Have You Heard had a question: how did cops end up in US public schools in the first place? To find the answer, we head to Boston, Los Angeles and Chicago. With the aid of a trio of experts—historians Matt Kautz, Judith Kafka, and Louis Mercer—we learn about what prompted the entry of police into each city’s schools. And some common themes emerge, including the criminalization of student demands for racial justice and equity, and an increasing antagonism between white teachers and Black and Brown students in 1960’s America. Complete transcript available here. The financial support of listeners like you keeps this podcast going. Subscribe on Patreon or donate on PayPal.
Just who is Mayor Rahm Emanuel playing to?
By Anthony Moser
Here’s something I bet you don’t know about Chicago: we still have a residency requirement for civic employees. Teachers, firefighters, police officers – they all must live in city limits. So must the mayor, a requirement that nearly disqualified Rahm from running in the first place. It means that the people who serve the city also depend on those services. Such requirements are designed to make sure that officials are also citizens; to create a natural alignment between the way that they treat others and the way they are treated. In short, it is to prevent the city from fracturing into *them* and *us,* instead attempting to create a true sense of *we.* Continue reading →
Xian Franzinger Barrett argues that accountability without equity means more inequity…
EduShyster: OK—I need you to set me straight here. Is ensuring that we continue to test kids in high-needs schools the civil rights issue of our time? Or is striking a blow against too much testing in high-needs schools the civil rights issue of our time? Or is civil rights actually the civil rights issue of our time?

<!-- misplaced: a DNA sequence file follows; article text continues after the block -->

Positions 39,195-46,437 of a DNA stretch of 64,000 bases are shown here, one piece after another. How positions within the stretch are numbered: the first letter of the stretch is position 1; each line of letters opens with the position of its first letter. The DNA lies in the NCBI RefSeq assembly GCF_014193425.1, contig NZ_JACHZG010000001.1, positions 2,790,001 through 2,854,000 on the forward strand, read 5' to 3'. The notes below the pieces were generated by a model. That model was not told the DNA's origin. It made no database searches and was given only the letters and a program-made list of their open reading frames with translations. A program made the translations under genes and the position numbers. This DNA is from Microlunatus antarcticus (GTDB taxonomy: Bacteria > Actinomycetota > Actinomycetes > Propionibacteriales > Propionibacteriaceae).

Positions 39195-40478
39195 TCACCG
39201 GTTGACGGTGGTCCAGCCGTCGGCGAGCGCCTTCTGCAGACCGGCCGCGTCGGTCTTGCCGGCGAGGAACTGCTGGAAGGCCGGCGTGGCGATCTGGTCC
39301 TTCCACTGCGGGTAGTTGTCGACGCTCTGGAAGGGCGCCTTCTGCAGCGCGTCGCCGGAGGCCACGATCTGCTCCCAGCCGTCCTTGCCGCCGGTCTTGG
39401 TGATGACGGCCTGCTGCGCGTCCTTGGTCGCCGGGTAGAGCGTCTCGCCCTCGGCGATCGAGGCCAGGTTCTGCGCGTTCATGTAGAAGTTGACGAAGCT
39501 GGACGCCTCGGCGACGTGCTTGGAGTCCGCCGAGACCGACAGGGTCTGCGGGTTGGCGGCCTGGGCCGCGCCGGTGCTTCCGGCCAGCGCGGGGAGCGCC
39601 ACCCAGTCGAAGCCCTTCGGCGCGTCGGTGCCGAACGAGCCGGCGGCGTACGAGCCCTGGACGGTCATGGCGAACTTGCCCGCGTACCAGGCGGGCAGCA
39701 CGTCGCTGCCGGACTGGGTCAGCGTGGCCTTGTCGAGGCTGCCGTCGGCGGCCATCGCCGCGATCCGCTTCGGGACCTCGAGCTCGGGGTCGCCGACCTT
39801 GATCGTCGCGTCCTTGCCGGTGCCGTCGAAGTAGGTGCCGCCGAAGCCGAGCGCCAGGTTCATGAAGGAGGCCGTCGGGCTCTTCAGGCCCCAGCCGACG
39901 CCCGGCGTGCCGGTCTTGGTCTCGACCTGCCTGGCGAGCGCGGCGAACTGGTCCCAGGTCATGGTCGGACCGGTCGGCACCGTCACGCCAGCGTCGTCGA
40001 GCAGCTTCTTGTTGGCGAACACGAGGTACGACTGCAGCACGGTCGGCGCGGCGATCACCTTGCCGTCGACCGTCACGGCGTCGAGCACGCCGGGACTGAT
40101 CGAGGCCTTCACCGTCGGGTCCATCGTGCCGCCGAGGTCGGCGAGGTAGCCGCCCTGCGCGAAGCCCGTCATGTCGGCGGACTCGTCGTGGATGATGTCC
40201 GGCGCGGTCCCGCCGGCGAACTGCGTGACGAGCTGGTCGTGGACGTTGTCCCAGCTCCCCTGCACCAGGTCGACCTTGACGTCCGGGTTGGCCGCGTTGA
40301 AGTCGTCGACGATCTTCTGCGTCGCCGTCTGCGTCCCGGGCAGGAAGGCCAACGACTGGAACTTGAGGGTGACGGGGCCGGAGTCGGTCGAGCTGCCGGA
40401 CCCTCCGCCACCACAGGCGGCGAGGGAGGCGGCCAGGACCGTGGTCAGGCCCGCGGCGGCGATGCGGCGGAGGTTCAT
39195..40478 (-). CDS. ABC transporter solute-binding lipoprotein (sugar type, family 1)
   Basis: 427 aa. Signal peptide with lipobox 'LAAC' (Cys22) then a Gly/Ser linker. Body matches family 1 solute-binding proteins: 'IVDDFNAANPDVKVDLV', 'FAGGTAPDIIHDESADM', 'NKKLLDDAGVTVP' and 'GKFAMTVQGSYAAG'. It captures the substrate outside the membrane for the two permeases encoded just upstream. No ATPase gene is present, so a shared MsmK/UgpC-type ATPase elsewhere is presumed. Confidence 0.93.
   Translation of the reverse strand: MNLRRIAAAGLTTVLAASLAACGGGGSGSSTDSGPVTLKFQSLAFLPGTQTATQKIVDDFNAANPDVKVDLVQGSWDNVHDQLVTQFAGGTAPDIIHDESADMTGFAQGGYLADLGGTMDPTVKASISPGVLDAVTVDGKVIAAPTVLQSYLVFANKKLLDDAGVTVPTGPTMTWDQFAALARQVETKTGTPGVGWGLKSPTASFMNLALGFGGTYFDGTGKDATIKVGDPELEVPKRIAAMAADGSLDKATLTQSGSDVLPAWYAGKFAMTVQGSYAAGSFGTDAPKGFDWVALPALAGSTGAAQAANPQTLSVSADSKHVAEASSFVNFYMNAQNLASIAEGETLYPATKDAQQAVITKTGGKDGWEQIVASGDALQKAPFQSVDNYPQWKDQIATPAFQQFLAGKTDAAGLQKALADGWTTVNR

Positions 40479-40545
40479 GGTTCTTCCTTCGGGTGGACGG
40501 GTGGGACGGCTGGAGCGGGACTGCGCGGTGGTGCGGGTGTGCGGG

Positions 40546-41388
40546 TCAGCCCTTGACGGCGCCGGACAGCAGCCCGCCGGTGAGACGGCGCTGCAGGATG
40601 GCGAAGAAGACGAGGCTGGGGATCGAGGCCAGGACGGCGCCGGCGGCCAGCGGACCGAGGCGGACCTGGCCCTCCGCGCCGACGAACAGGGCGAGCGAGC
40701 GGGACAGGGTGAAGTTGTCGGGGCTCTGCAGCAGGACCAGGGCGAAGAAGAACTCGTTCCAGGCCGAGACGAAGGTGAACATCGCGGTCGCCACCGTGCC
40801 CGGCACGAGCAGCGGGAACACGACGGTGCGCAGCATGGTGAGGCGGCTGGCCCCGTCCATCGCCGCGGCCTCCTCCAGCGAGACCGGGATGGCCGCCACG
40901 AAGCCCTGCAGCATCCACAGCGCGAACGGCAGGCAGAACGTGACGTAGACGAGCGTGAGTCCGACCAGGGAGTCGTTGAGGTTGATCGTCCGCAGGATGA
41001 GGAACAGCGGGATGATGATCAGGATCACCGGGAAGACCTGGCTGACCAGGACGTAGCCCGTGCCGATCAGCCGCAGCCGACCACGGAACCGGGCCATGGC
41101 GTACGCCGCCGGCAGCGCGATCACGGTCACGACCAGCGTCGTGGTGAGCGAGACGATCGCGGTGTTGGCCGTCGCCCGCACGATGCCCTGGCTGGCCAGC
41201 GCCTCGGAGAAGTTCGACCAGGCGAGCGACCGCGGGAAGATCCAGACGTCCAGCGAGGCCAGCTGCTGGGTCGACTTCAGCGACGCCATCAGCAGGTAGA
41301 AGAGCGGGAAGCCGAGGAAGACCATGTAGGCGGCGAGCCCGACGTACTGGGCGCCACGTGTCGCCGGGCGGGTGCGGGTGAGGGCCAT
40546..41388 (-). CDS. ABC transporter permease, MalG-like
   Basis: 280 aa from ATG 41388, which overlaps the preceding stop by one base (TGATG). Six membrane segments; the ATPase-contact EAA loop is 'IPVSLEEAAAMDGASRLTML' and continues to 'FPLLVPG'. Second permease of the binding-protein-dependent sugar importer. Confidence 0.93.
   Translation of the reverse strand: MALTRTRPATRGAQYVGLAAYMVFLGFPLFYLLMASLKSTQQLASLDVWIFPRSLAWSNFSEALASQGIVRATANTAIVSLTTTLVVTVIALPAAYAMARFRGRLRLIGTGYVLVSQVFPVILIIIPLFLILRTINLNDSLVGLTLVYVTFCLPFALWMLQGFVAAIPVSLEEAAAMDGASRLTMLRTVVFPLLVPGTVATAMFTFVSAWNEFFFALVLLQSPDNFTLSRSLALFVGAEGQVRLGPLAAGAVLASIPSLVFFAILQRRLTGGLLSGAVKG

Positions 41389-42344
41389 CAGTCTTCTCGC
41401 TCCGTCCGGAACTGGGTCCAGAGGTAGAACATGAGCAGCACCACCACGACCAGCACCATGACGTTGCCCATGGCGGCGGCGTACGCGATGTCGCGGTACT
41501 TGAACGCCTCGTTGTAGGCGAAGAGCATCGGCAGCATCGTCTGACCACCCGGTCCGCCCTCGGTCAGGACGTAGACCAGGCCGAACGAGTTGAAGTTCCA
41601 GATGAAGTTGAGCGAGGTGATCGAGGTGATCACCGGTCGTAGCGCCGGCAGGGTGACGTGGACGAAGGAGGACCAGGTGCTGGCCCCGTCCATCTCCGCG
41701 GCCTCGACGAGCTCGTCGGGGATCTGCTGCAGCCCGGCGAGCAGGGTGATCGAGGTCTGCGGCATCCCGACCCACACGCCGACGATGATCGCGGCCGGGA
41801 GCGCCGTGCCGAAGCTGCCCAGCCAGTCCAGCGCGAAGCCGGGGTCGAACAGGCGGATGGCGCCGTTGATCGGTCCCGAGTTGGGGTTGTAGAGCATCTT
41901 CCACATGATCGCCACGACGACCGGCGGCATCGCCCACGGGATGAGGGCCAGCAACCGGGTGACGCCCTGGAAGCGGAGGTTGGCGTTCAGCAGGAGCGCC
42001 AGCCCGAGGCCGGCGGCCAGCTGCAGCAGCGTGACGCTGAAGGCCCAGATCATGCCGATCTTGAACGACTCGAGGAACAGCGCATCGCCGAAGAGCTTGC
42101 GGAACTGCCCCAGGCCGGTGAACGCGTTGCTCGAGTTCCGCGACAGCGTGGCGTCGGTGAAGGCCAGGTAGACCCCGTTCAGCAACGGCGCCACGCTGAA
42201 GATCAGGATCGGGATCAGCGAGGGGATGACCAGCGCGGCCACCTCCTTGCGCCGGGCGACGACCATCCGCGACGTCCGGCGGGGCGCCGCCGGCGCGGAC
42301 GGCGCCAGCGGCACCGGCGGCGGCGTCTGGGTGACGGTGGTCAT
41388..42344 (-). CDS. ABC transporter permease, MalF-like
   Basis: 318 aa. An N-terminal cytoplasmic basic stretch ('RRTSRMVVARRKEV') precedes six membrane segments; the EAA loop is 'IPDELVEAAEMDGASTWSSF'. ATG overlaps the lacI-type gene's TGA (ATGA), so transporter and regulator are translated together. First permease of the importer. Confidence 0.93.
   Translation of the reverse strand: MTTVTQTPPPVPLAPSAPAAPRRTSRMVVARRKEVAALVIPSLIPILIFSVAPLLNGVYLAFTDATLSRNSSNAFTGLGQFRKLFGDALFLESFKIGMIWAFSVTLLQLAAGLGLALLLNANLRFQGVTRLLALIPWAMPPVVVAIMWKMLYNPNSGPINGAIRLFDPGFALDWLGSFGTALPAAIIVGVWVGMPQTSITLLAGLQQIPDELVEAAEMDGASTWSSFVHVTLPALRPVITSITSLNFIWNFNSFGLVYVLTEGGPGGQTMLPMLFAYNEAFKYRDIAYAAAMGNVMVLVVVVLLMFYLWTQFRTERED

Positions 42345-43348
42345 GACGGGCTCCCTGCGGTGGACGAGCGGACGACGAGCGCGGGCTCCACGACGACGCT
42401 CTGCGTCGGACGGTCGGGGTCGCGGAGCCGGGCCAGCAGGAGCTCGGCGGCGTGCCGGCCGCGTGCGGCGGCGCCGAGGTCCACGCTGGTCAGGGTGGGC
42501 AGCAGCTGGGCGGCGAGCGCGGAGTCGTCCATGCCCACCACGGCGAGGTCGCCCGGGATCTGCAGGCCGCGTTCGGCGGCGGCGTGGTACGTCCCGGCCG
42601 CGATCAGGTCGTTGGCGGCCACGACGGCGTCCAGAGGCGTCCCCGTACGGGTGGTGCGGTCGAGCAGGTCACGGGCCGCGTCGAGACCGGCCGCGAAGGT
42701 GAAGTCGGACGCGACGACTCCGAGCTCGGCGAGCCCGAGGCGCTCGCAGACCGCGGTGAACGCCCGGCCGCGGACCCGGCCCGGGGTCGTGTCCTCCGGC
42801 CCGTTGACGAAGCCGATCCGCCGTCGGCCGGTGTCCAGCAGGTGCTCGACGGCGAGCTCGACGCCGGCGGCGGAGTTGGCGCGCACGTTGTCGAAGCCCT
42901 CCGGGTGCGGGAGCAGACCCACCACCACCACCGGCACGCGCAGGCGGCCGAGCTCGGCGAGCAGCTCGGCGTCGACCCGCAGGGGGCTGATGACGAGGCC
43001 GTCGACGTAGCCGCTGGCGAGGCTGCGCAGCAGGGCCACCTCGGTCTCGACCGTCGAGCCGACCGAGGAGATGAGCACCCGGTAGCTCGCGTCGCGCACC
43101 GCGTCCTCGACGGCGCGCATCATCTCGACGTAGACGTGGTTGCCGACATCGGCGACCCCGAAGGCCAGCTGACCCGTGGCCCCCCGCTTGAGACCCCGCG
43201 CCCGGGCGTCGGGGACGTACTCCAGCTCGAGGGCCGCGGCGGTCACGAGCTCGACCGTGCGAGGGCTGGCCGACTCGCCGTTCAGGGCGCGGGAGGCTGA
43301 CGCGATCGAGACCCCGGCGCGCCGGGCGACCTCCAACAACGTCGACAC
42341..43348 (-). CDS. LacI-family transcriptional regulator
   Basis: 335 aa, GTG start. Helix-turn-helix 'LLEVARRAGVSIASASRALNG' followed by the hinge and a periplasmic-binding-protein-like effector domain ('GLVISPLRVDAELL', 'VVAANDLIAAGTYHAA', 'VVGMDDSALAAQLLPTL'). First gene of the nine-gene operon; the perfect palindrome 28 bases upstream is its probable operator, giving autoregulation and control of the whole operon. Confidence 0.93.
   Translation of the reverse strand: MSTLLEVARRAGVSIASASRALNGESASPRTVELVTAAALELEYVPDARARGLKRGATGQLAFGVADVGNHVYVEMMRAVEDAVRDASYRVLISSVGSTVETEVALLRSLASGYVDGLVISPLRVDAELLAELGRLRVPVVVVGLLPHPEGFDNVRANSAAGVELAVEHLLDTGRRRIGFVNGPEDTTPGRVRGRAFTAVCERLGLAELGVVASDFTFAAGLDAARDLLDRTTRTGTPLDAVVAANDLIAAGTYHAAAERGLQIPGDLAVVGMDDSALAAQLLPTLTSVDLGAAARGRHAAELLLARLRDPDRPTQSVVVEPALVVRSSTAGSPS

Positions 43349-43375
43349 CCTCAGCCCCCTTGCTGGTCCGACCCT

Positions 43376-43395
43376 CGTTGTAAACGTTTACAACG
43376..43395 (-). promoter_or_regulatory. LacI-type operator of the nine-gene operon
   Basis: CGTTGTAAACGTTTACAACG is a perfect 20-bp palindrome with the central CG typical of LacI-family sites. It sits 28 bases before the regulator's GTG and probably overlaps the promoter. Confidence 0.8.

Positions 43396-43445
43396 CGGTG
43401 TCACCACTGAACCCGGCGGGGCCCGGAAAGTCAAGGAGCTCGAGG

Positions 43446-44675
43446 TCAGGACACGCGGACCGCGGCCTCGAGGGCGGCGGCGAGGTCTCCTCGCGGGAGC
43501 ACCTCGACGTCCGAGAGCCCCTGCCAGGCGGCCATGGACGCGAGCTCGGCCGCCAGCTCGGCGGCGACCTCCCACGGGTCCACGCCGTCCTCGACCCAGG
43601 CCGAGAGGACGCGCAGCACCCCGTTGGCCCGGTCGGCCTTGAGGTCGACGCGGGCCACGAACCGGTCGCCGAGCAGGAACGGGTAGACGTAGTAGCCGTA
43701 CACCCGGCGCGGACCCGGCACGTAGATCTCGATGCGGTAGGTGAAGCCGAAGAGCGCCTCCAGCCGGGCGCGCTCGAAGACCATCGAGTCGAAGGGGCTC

Xian Franzinger Barrett: The people who are talking about this genuinely on both sides are talking about the same thing, it’s just that the problem they’re trying to address is pervasive and terrible. This idea that we’re unseen and unheard unless we’re measured has a basis in history and reality, so I think it’s important that we don’t lose that. But anyone who says *you’re not going to be acknowledged unless you’re tested* is either too pessimistic or they’re racist. We also have to acknowledge that the very fact that people aren’t being supported or treated equitably unless they’re measured is racism. No one would ever say: *the rich kids in this private school—we don’t have a good measurement of them so we’re just not going to give them an education.* That’s just ridiculous. Continue reading →
EduShyster: Chicago, like many cities, is seeing big protests over police brutality. I’m wondering if you see any connection between these protests and the discontent over school closures in the city’s poor neighborhoods that continues to simmer today.
Karen Lewis: We don’t really like to talk about race and class, but they underpin both of these issues. I’m 61 years old, which means I went through the original Civil Rights Movement—it’s not just history to me. But I also know from history that the extra-judicial killing of Black men is nothing new in our society. The difference is that we have social media, we have recordings, and so you have a movement of people demanding accountability. What’s been really interesting to me is that you see the same concepts emerging whether we’re talking about policing or education: compliance, obedience and a loss of dignity. I’m going to tell you what to do and if you don’t do it, I’ll just take your life. The same with schools: if you don’t do what I tell you to do, I’ll just take your school. To me, this is a very interesting co-mingling of what justice really looks like and it’s very different for different people. Continue reading →
A social justice movement is bringing sweeping change to teachers unions
When we last paid a call upon those nemeses of all things excellent, the teachers unions, we found them in a sad and sorry state. Exuding an odeur of mildew and mothballs, even their ability to stifle innovation and lower expectations seemed in doubt. But it turns out that whilst we were reading (every day and everywhere) about the unions’ demise, something rather unexpected, not to mention frankly exciting, has been happening within their ranks. In short: a social justice movement is bringing sweeping change to teacher unions. Will yours be next? Continue reading →